Resume writers and career coaches value the site because it is a free source of keywords and skills that can be included on resumes and other career marketing content.
Another useful function is that you can enter a military occupational specialty (MOS) code into a search box and get information about the job’s civilian equivalent. It’s a challenge to describe military assignments in ways that civilian employers will understand and appreciate, and then to explain them at interviews. As a result, an MOS to civilian “crosswalk” is, in my opinion, a handy tool.
So, you can find much of the national-level career exploration information you need with just a few clicks or taps.
State and Local Websites
Most of us do localized job searches. National-level data does not necessarily tell us what is happening in our local job market. Fortunately, your state probably has local information online, too. For example, New York State’s Department of Labor publishes statewide data on its Website, including specific data for the New York City Region.
Private Sector Data
A quick search on a subject such as employment trends will yield lots of information from private-sector websites. This includes information from blogs, podcasts, YouTube video channels, and professional association websites, in addition to traditional newspapers and periodicals. You can and should narrow your search to your industry, profession, and locality.
The key thing to remember is that anyone can post anything online. The online versions of major newspapers such as the New York Times have rigorous fact-checking procedures.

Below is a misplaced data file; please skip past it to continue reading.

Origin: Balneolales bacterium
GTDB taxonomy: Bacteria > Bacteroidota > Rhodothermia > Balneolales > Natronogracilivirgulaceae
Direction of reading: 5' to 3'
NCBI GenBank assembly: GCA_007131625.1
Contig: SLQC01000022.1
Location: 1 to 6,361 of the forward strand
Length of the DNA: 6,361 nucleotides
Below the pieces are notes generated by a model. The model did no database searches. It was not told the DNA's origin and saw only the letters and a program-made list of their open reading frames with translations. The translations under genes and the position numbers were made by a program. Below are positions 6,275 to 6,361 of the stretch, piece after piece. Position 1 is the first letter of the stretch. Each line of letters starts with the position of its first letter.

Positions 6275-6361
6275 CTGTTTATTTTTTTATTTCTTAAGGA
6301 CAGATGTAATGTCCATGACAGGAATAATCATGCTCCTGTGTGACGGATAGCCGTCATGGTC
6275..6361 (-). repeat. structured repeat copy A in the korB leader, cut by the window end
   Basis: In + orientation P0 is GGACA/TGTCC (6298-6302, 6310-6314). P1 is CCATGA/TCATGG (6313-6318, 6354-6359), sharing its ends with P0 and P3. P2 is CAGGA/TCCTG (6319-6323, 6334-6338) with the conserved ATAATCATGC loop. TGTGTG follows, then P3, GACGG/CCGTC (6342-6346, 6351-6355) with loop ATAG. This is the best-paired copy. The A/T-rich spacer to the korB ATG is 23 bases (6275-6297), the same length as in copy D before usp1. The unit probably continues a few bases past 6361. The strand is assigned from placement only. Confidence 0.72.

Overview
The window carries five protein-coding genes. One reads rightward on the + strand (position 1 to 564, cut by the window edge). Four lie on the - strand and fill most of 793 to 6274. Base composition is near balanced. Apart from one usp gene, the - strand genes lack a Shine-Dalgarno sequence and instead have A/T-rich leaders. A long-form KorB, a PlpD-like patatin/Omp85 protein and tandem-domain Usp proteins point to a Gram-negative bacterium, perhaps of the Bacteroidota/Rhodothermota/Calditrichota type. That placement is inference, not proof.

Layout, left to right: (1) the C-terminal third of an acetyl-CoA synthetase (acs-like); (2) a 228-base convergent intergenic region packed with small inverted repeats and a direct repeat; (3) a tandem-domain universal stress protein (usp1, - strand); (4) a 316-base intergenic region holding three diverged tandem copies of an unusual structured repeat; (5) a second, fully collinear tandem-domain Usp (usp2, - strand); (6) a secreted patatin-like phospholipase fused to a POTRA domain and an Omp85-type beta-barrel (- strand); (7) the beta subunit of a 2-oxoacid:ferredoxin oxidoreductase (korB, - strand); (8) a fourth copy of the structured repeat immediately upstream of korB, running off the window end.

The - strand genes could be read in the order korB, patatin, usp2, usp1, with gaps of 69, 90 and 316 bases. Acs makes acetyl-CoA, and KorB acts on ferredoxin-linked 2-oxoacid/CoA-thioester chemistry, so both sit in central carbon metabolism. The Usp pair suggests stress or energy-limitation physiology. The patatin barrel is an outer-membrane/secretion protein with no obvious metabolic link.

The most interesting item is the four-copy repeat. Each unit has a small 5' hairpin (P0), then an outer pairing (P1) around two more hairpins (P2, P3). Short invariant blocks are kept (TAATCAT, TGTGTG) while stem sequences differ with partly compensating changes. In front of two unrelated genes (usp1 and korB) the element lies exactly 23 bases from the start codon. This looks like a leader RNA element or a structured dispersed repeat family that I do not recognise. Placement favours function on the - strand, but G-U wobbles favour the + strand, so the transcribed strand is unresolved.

Industry, trade, and professional association websites often have a vested interest in providing timely and accurate information to their members, so I’ve found their factual information is usually reliable.
Fact-check blog posts and other Web content yourself, especially if the author is unfamiliar to you. Unlike traditional journalistic sources, certain bloggers and content creators can and do post anything without independent fact-checking. And many blogs exist primarily to attract clicks, so they use headlines that are not necessarily supported by the facts in their posts, videos, podcasts, or other content.
Even material posted from traditional business publications may be little more than content marketing. A well-known business publication once offered me an opportunity to be on a “council,” and publish career-related articles on their prestigious site for the cost of $1200 per year. In other words, I would pay them to post my valuable information, instead of being paid for my information and analysis! The best advice we can offer is, as Ronald Reagan said, “trust but verify” the career information and job market statistics you find online.